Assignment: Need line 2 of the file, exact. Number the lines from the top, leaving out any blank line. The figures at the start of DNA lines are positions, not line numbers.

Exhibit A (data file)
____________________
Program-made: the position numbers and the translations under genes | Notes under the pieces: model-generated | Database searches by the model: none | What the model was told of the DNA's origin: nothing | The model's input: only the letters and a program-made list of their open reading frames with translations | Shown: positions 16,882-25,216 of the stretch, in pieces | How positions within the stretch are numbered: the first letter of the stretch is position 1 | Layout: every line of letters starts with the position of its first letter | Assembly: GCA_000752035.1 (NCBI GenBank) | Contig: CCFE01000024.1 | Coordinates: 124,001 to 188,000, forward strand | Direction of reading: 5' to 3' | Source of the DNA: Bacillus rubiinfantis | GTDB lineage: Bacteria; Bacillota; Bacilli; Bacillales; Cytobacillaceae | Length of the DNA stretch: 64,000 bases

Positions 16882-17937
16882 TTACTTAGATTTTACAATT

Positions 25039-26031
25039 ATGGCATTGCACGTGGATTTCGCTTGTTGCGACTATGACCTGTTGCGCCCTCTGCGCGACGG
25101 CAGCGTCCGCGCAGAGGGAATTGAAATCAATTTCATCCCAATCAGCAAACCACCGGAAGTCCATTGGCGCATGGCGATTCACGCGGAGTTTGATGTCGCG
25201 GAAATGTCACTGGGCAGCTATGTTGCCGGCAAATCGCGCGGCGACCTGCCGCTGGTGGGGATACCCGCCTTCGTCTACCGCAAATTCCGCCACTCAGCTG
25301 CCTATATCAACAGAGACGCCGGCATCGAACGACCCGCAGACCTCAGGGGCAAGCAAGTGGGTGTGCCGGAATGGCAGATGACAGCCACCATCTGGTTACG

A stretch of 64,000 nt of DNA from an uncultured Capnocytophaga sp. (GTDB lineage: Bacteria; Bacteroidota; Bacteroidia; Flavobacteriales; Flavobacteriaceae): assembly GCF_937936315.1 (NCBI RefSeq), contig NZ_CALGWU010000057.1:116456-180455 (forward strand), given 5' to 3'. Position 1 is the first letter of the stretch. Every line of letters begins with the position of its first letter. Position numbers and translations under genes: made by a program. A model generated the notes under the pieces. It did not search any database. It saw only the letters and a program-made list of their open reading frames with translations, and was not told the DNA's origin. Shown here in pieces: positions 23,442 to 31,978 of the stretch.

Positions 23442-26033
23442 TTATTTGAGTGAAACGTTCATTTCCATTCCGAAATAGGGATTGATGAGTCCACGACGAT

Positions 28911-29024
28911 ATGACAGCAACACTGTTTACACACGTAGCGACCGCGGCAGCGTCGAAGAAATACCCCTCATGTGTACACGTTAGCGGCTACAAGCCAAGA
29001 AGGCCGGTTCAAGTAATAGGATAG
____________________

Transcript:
Positions 16882-17937